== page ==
THE QUEEN of American voice acting has died, just weeks short of her centennial. We mourn her life even as we smile because she gifted the world with seven decades of animation-sprung laughter.
Comedically, could anyone say a Russian-inflected “Dahlink” quite like June Foray, who not only voiced Natasha Fatale on Jay Ward’s “Rocky and Bullwinkle Show” in the ’60s, but also Rocky the flying squirrel himself, who always cheerfully hoped to give us something we’d really like?
Her roles numbered in the hundreds. She was Granny from a treasure-trove of Looney Tunes’ Tweety and Sylvester cartoons and “Space Jam.” She was Grandmother Fa in Disney’s “Mulan.” And she was Cindy Lou Who in the ’60s Dr. Seuss classic, “How the Grinch Stole Christmas!”
Outside the recording booth, Ms. Foray was a force as well, helping to found the animation industry’s Annie Awards and to push for the creation of the Oscars’ animated feature category. She also was an original member of the animation organization ASIFA-Hollywood.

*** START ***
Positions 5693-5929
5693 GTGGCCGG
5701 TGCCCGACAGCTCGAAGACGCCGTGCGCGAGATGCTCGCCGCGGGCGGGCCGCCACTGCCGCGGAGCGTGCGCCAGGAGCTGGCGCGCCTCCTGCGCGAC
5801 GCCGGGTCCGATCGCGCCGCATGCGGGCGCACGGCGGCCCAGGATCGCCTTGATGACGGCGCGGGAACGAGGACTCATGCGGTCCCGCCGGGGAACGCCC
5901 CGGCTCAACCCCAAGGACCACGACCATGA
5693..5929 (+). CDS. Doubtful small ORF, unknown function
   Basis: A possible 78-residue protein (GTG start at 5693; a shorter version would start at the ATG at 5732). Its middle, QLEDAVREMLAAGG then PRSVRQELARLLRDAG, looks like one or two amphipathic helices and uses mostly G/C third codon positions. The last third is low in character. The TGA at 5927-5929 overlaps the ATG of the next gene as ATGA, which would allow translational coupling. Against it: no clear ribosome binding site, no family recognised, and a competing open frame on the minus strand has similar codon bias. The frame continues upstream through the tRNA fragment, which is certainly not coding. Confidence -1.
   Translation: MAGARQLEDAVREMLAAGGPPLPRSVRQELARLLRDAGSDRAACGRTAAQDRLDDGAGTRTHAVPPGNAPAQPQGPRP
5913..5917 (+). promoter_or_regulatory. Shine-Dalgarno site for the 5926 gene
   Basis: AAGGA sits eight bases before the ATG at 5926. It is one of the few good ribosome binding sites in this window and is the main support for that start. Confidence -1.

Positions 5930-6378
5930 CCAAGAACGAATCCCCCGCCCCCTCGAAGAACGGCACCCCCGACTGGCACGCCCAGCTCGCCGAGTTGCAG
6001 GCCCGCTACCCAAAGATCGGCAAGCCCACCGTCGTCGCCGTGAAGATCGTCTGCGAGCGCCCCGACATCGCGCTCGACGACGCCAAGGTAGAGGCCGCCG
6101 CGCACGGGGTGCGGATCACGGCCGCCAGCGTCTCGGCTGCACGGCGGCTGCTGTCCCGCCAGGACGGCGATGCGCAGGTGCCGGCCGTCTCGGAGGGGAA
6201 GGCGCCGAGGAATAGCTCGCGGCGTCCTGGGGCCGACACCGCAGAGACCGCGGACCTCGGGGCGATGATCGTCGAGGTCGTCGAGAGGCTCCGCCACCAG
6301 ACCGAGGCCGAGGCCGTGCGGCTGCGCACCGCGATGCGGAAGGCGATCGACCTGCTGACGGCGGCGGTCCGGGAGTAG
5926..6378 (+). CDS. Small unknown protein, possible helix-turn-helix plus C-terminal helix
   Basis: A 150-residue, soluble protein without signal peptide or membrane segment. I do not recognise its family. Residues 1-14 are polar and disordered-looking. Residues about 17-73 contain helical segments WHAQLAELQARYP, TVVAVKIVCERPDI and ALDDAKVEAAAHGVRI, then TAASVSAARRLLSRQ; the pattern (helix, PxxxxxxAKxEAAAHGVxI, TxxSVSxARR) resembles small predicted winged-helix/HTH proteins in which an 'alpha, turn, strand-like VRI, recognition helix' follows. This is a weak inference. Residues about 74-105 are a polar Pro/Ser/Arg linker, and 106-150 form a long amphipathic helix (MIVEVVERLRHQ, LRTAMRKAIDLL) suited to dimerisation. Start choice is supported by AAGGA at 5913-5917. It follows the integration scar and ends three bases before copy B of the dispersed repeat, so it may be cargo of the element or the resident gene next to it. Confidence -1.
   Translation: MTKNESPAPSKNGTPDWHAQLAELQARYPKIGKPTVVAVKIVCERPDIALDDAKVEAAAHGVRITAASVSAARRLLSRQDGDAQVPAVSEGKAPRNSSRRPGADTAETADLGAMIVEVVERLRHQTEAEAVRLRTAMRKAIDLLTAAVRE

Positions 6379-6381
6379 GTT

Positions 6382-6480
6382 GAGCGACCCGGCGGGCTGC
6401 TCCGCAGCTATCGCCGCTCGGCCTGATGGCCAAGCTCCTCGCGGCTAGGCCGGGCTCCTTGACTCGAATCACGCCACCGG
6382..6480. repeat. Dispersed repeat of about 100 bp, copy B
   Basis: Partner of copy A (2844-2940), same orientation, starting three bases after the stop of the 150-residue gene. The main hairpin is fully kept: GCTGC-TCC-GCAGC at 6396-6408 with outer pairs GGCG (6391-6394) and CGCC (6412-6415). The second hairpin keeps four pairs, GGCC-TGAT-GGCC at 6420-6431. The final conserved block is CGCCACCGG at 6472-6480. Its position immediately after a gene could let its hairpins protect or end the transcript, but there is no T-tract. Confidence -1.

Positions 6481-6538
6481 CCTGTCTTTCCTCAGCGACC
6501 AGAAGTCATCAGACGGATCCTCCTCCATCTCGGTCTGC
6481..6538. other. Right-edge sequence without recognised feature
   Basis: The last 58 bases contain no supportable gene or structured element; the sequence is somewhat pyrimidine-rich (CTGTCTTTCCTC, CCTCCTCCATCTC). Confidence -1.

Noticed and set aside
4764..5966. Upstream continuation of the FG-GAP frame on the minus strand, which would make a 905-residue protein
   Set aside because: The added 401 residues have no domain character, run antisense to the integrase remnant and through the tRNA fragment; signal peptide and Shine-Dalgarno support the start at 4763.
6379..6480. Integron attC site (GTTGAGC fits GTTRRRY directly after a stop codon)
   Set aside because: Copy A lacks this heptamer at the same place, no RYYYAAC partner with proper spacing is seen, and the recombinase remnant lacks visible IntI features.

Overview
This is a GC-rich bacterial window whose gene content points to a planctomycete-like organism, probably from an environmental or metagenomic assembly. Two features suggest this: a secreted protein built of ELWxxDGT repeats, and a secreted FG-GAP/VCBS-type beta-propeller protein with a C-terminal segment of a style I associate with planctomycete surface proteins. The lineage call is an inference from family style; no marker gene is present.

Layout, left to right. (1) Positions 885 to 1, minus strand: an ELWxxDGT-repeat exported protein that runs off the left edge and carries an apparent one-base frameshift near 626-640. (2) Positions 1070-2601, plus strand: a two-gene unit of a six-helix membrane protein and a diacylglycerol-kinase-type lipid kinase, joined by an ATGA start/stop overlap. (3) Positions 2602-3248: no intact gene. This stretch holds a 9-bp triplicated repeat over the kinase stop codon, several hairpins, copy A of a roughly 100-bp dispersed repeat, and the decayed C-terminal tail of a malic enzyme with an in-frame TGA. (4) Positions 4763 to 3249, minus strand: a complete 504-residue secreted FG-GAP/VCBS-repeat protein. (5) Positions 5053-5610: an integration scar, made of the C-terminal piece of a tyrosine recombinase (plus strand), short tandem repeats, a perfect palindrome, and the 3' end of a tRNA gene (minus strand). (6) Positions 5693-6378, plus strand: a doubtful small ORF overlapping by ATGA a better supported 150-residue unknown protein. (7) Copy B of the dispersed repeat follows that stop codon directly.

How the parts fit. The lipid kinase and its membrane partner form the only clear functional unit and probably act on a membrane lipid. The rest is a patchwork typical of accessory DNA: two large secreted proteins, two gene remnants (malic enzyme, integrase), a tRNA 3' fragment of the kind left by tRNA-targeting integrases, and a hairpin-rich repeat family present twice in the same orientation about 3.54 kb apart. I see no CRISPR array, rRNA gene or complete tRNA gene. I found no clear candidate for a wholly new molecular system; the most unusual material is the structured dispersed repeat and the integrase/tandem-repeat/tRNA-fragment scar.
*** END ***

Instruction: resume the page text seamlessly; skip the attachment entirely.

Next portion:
And fittingly, the Annie Awards created a June Foray award to honor deserving contributions to animation as industry and art form; rightfully, she was its first recipient.
Ms. Foray began doing radio voice work during the Depression, at age 12, and went into vocal acting for the screen during World War II. Her work would remain uncredited for much of the next two decades, including on Disney’s “Peter Pan,” though she did receive credit for voicing Lucifer the cat in the studio’s “Cinderella” in 1950 — her first major role.
The ’60s kicked off a boom time for her, including TV’s “The Dudley Do-Right Show,” “The Bugs Bunny Show” and “The Flintstones” (even though she was oddly aced out of the Betty Rubble role after the…